Charizard in particular is the most valuable card in this run, and a 1st Edition Charizard in gem mint condition sold for a whopping $220,574 in October of 2020.
After the 1st Edition card run was completed, the stamp commemorating its status was removed, but for the most part, the card designs remained the same.
For all intents and purposes, these cards are exactly what you'd expect to see out of 1st Edition cards.
However, these too were limited in print before one more change was made to the printing style of these Pokémon cards.
The final run of Base Set cards is known as Unlimited.
They are easily identified by the fact that they have a shadow to the right of the card frame where the Pokémon's image is contained.
When comparing the shadowless cards and the unlimited cards, you'll see the shadow there that marks it as an unlimited run.
These cards are still quite valuable, especially if you have some of the more desirable Pokémon, such as the starters, Pikachu, Mewtwo, or any of the holo rare cards.
1. The Stamp
As mentioned previously, each 1st Edition card gets a stamp denoting it is a First Edition card.
This will be found on the bottom left corner of the frame in which the Pokémon's image is printed.
It should align with the banner giving the length and weight of the Pokémon.
This stamp is a black circle with a clear "1" in the middle, showing the color of the background of the card. It also has "EDITION" written around the top half of the circle.
This stamp is only visible on the 1st Edition prints.
If you don't see it there, you know you have either a Shadowless or an unlimited card.
2. The Lack of Shadowing
1st Editions and Shadowless cards will always lack the shadow on the right of the image's frame.
If you see the shadowing there, you know that it is an Unlimited card.
However, if the shadow is lacking, you may have either a 1st Edition or a Shadowless card. Look for the stamp to confirm.
3. The Dates
The dates are another important clue for identifying the type of card you may have.
In particular, the 1st Edition cards have a copyright line that states:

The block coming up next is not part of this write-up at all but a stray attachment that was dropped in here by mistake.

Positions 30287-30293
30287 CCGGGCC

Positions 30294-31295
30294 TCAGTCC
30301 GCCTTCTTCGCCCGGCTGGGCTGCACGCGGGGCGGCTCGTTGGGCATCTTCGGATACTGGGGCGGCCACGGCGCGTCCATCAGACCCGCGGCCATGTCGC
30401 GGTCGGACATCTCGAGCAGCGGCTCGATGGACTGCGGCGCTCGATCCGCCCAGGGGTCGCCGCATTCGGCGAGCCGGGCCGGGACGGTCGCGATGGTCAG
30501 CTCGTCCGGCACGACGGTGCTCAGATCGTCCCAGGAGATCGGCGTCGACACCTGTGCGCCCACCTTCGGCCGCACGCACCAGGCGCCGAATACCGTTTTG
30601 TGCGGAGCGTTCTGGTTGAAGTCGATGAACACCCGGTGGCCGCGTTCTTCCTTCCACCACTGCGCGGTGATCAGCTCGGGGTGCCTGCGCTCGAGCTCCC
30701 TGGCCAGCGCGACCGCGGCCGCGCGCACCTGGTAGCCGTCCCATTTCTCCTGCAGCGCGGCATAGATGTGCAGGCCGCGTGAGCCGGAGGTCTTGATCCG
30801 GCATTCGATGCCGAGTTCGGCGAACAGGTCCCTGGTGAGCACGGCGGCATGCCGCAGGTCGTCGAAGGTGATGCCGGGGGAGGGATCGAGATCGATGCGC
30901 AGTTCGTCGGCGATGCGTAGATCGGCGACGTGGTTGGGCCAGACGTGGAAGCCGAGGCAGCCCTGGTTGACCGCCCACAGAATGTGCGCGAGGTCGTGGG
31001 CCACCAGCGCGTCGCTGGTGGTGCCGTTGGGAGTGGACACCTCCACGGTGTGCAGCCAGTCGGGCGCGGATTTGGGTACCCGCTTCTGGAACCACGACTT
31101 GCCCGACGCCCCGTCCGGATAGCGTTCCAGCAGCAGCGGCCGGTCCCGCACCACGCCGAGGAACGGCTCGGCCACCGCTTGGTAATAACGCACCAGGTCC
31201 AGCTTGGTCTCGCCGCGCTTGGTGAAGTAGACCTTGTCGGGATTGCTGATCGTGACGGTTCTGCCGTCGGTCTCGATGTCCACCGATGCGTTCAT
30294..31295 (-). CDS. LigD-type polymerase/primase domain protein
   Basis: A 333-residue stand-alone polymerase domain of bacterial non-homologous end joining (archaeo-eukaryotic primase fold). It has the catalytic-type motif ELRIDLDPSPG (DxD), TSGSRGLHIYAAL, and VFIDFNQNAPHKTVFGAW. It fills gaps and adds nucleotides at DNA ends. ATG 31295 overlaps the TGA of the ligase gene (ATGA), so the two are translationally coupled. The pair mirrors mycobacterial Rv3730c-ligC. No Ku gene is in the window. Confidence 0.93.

"1995, 96, 98, 99 Nintendo, Creatures, GAMEFREAK"
and this can be seen on the Shadowless cards as well.
The Unlimited cards omit the '99' year in the copyright line.
Identifying Trainer Cards
If you have Trainer cards, identifying the 1st Edition runs can be a bit more involved.
Trainer cards did not include shadowing between the Shadowless and Unlimited runs, so you will have to turn to other clues instead.
1st Edition cards will be marked with the same stamp seen on the First Edition Pokémon cards, but in this case, they will be near the bottom left corner of the card.
If there is no stamp there, you'll have to check the copyright dates.
As mentioned, the Unlimited cards omitted the '99' year, so when you look at the copyright line, the presence of that year will determine whether you have an Unlimited or Shadowless card.
On the road to becoming a Pokémon card master arming yourself with the right knowledge is just as important as cracking packs. You should now be full equipped to wage through your childhood collection of money cards to see if you have any hidden gems lying in wait for you!
If you would like to find out how to buy ANYTHING you want directly from Japan, and have it shipped to your front door anywhere in the world, check out our full in-depth guide by clicking the images below.